AAFA Urges President Biden to Act As Asthma Deaths Rise
Intersection between health, climate, and equity magnifies need
Washington, D.C., March 31, 2022 – Today, the Asthma and Allergy Foundation of America (AAFA) requested President Biden to proclaim May as “National Asthma and Allergy Awareness Month.”
National Asthma and Allergy Awareness Month is a time to educate patients, family, friends, co- workers, and others about these diseases impacting more than 65 million Americans. AAFA believes that calling on President Biden to proclaim May “National Asthma and Allergy Awareness Month” will raise awareness about asthma and allergies, help people understand the link between climate change and health, and support the Administration’s immediate priorities in climate, health care, racial equity, and the economy.
“Calling attention to allergies and asthma conveys the themes of President Biden’s priorities in a way that all Americans will understand. People feel their asthma and allergies getting worse from increased air pollution and ground-level ozone, wildfire smoke, and mold from extreme weather events,” says Kenneth Mendez, CEO and president of AAFA. “In terms of racial equity, Black Americans are three times more likely to die from asthma, five times more likely to be treated in an emergency room for asthma, and Black women have the highest rate of death from asthma when compared to any racial group. Asthma costs the US economy at least $50 billion in healthcare costs alone and is one of the top reasons for missed school days among children.”
AAFA’s recently released Allergy Capitals Report named President Biden’s hometown, Scranton, Pennsylvania as the most challenging city in the U.S. for pollen allergies for the second year in a row. The report explains how seasonal allergies have worsened because of climate change. Growing seasons are longer and warmer, leading to higher pollen counts, a main factor causing seasonal allergies in millions of Americans. Allergies can also be a trigger for asthma, a chronic disease that is sometimes fatal. According to the Centers for Disease Control and Prevention (CDC), over 25 million Americans have asthma. Annual deaths from asthma increased from over 3,500 people in 2019 to over 4,100 people in 2020.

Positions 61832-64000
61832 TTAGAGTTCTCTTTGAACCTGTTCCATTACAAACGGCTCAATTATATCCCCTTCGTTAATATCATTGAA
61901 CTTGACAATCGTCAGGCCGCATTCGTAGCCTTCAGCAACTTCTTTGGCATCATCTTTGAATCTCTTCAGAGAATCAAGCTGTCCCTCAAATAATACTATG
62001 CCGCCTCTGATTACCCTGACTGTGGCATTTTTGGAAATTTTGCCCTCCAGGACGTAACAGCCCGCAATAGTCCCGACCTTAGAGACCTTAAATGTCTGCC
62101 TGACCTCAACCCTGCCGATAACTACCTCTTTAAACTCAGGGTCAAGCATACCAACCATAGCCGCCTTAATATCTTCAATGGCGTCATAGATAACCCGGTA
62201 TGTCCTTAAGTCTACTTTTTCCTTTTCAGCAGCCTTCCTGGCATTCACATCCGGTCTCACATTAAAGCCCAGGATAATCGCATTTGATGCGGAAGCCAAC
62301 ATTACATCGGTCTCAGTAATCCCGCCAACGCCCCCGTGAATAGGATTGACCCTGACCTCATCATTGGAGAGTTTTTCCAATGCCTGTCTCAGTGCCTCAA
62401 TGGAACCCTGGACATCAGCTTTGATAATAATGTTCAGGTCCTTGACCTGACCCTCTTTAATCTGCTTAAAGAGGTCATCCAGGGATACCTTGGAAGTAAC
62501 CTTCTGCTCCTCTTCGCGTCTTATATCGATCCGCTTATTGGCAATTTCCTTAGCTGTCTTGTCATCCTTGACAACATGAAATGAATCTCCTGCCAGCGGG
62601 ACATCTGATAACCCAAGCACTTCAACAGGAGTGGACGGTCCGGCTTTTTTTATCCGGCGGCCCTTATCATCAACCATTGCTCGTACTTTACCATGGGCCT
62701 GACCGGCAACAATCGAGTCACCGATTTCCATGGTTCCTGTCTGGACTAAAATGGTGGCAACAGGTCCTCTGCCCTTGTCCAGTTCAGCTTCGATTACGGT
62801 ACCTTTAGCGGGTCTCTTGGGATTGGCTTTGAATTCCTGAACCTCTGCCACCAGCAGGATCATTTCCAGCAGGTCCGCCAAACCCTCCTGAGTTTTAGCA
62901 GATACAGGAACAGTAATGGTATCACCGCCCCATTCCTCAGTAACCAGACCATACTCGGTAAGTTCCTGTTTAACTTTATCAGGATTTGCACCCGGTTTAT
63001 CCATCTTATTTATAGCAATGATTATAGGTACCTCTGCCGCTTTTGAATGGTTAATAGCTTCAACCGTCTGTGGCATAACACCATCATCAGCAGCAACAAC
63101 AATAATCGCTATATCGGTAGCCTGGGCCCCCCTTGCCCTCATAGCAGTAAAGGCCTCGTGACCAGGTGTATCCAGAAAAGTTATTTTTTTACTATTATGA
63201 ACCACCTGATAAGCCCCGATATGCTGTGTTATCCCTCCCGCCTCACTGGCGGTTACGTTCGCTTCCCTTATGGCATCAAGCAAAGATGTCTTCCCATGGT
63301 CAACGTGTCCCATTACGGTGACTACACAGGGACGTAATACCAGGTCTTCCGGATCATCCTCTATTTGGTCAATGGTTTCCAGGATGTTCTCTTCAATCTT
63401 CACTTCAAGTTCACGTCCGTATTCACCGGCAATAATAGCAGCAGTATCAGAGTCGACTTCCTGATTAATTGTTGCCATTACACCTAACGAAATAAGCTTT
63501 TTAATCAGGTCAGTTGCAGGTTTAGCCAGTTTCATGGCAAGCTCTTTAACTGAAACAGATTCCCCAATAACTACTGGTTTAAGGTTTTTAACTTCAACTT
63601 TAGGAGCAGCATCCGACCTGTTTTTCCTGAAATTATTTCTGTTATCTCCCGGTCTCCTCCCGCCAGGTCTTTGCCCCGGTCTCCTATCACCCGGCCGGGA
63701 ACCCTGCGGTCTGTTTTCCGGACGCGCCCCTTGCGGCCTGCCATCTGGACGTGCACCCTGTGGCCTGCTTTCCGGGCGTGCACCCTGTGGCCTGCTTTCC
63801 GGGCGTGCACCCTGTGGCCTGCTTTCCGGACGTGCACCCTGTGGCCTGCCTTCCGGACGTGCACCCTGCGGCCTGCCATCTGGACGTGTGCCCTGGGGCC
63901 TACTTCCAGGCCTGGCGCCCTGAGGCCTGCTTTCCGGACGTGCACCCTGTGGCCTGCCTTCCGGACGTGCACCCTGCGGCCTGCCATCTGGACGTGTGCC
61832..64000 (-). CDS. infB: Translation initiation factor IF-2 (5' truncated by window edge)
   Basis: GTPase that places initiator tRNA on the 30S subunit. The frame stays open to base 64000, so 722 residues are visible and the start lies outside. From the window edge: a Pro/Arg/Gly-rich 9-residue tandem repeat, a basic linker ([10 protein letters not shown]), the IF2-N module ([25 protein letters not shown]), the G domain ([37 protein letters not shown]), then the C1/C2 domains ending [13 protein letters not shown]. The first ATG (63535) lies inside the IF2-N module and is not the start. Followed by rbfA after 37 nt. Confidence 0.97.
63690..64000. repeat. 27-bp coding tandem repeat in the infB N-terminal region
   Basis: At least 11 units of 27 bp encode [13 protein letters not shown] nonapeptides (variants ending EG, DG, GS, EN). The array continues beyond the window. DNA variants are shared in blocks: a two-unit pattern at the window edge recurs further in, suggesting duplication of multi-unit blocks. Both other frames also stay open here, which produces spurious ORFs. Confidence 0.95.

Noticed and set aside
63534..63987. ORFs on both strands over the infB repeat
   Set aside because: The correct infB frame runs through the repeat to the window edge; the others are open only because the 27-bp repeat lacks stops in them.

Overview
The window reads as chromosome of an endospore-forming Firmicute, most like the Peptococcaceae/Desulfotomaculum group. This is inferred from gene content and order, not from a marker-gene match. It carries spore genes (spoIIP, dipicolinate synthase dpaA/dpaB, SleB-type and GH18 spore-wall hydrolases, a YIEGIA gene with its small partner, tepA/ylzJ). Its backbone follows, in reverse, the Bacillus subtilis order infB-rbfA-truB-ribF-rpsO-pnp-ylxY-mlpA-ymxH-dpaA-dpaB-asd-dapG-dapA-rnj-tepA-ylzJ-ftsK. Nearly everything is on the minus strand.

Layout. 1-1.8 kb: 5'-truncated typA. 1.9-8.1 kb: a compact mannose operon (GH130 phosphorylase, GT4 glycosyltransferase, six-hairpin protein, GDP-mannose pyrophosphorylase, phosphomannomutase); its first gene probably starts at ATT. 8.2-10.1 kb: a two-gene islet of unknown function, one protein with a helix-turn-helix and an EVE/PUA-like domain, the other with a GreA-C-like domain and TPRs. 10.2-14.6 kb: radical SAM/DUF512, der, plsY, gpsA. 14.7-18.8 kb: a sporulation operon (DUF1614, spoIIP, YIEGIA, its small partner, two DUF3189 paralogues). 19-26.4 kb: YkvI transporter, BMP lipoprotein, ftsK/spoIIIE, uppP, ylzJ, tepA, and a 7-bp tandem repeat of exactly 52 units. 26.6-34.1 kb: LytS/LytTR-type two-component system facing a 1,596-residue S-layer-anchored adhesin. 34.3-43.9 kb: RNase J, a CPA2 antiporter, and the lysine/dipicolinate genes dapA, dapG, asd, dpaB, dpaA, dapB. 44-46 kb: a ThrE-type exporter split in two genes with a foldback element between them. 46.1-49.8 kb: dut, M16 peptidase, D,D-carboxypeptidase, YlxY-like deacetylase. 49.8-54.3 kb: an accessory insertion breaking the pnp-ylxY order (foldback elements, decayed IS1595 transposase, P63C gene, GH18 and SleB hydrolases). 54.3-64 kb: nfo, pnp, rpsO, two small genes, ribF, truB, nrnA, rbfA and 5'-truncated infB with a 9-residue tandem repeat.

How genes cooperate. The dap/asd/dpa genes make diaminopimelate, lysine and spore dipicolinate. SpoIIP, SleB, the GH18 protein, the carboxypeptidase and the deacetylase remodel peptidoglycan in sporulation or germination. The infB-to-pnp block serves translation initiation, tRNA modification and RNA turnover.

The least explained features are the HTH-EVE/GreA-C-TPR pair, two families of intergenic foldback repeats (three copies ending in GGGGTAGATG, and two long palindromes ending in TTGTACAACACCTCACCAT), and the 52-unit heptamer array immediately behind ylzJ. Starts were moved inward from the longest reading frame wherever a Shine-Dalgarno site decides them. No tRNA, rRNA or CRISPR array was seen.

“I’m heartbroken to see that the CDC’s count of annual deaths from asthma rose to over 4,100 people,” says Melanie Carver, Chief Mission Officer of AAFA. “If we want to reverse this trend, we must all raise awareness and urgently advocate for policies that address climate change, improve access to health care, and remove structural barriers that interfere with health equity.”
Asthma and Allergy Foundation of America (AAFA)
Founded in 1953, AAFA is the oldest and largest non-profit patient organization dedicated to saving lives and reducing the burden of disease for people with asthma, allergies and related conditions through research, education, advocacy and support. AAFA offers extensive support for individuals and families affected by asthma and allergic diseases, such as food allergies and atopic dermatitis (eczema). Through its online patient support communities, network of local chapters and affiliated support groups, AAFA empowers patients and their families by providing practical, evidence-based information and community programs and services. AAFA is the only asthma and allergy patient advocacy group that is certified to meet the standards of excellence set by the National Health Council. For more information, visit: www.aafa.org